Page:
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Linear Algebra for a Physicist

  1. Sep 17, 2008 #1
    I've been working from a book called 'Linear Algebra' by Georgi E. Shilov and while it is nice to take the more hardcore-mathematical approach, I just don't have the time (nor think it necessary) to get what I need from such a book for physics.

    So what I've done so far is looked at systems of linear equations (N equations and N unknowns) and Cramer's rules (which is a nice method for such equations).

    However, i'm finding it difficult trying to organise some sort of textbook learning for everything... Riley,Hobson, Bence's book seems to cover lots in detail then side-steps the question of solving homogeneous sets of equations and M x N equations by introducing the method of SINGULAR VALUE DECOMPOSITION and Mary Boas is really too brief in covering things like eigenvalues of hermitian and anti-hermitian matrices, and probably actually too brief in her coverage of eigenvectors/values full-stop.

    At risk of going on for too long, let me ask: what would be the best topics to cover?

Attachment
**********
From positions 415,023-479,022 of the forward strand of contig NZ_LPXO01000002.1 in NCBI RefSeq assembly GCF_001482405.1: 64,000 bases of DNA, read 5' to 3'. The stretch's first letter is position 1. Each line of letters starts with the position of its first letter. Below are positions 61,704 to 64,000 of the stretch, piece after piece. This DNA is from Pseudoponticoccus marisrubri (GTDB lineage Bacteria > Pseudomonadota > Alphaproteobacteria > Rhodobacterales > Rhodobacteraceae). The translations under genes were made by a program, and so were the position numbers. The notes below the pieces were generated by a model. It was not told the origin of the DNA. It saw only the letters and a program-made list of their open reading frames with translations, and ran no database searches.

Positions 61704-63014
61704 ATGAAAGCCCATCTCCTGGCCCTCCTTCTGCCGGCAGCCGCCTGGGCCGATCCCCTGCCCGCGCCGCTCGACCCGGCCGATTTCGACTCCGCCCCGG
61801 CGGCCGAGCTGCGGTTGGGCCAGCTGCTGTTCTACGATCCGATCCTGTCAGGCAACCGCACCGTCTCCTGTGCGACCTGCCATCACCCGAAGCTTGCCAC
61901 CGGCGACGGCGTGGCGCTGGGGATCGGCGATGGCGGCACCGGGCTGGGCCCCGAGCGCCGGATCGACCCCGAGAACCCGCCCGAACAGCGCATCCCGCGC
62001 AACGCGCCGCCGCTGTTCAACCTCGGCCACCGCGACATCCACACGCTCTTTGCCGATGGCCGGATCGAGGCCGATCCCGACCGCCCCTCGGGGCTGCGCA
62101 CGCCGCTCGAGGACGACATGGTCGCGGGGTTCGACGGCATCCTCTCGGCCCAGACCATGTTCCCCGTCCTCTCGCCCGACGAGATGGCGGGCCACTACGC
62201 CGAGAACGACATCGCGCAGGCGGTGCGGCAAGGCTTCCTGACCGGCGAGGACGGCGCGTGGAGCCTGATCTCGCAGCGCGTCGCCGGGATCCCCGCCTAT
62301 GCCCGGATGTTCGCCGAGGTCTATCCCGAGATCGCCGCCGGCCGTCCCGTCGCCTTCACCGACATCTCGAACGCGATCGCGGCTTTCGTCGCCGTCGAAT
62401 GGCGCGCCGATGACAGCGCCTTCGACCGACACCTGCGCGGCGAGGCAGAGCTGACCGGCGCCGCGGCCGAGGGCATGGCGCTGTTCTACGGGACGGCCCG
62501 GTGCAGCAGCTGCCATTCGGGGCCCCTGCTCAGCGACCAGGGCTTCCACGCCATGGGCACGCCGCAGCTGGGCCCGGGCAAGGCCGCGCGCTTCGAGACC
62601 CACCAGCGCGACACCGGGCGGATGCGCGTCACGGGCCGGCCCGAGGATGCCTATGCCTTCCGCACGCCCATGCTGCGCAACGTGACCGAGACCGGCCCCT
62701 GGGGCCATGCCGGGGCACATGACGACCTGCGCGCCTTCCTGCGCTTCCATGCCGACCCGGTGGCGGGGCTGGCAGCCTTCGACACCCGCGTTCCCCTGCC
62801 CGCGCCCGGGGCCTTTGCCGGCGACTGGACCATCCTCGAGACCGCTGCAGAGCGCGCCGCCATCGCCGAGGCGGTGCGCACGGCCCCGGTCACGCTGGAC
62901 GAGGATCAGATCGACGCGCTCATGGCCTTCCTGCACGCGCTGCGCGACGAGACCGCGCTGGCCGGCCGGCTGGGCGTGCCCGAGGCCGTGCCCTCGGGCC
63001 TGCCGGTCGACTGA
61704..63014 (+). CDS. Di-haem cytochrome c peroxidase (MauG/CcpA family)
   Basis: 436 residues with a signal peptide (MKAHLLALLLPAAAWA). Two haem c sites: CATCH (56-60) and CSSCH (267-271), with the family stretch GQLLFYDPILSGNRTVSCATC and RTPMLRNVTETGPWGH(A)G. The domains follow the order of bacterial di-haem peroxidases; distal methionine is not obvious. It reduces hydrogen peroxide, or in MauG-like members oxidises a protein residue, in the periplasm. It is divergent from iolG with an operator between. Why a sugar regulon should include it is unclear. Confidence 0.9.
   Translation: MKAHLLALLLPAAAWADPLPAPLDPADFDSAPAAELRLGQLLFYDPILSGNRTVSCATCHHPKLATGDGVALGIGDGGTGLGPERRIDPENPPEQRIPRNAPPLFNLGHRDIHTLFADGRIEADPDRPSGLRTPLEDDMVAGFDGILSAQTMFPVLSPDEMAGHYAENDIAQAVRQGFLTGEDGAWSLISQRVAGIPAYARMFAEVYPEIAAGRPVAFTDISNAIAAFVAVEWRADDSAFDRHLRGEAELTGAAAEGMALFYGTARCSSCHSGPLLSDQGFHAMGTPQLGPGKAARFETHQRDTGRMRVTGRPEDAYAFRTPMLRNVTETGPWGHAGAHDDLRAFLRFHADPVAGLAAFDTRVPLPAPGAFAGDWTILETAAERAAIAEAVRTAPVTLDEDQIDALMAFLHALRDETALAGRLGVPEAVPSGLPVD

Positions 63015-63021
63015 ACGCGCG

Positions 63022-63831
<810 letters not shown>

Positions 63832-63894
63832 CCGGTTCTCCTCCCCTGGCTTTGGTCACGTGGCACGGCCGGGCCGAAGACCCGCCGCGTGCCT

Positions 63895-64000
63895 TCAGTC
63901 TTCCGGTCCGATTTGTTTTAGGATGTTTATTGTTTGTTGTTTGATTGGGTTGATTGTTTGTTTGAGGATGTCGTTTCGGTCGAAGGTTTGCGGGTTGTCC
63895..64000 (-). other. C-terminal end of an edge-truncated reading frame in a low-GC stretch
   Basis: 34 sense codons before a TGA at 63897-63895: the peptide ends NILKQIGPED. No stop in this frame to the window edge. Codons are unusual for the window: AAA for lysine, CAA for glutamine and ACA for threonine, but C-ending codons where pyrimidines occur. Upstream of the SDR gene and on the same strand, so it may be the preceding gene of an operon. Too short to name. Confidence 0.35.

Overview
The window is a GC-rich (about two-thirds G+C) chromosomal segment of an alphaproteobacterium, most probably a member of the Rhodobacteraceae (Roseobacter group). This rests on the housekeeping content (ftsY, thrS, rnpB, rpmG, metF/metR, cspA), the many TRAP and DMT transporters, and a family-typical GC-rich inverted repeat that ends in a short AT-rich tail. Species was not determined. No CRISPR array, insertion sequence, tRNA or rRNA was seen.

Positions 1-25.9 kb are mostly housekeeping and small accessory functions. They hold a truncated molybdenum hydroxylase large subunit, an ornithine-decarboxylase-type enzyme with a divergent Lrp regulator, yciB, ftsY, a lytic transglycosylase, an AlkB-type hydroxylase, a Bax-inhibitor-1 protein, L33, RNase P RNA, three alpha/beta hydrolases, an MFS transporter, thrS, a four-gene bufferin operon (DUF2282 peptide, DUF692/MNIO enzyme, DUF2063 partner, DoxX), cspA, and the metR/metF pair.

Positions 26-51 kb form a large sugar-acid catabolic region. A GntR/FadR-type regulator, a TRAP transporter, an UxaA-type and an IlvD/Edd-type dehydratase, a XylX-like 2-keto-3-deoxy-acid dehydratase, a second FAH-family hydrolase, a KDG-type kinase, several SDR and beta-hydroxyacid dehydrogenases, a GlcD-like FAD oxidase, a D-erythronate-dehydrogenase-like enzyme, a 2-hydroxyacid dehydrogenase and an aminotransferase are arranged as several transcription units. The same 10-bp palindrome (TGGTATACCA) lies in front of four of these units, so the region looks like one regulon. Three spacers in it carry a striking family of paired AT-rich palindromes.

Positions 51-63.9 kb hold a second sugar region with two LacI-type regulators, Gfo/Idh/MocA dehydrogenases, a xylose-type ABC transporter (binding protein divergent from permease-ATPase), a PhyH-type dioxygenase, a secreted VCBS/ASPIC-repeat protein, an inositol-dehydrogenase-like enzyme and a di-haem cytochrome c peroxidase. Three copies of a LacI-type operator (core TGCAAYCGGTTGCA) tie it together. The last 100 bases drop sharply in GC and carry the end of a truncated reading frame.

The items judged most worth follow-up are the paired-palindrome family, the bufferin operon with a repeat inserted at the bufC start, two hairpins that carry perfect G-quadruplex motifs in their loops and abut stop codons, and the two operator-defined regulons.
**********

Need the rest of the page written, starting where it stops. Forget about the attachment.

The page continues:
Would the SVD method be pretty much sufficient, since if i cover the entire chapter in RHB's book, i'll get a good look at things like vector subspaces also?

    At the end of the day I have to be able to formulate matrices and solve sets of simultaneous equations and could spend far too long in theory and not actually earn that ability! (course whatever extra could be useful for this year's coming course in quantum mechanics but at the same time this project has come out of me wanting to cover things i've skimmed through in the past)

  2. jcsd
  3. Sep 19, 2008 #2
    Linear algebra will help you solve problems faster. Knowing how to find eigenvalues is nice when solving PDE's. This will help you out tremendously. Taking determinants of a matrix comes in hand too when finding cross-products of complicated vectors.
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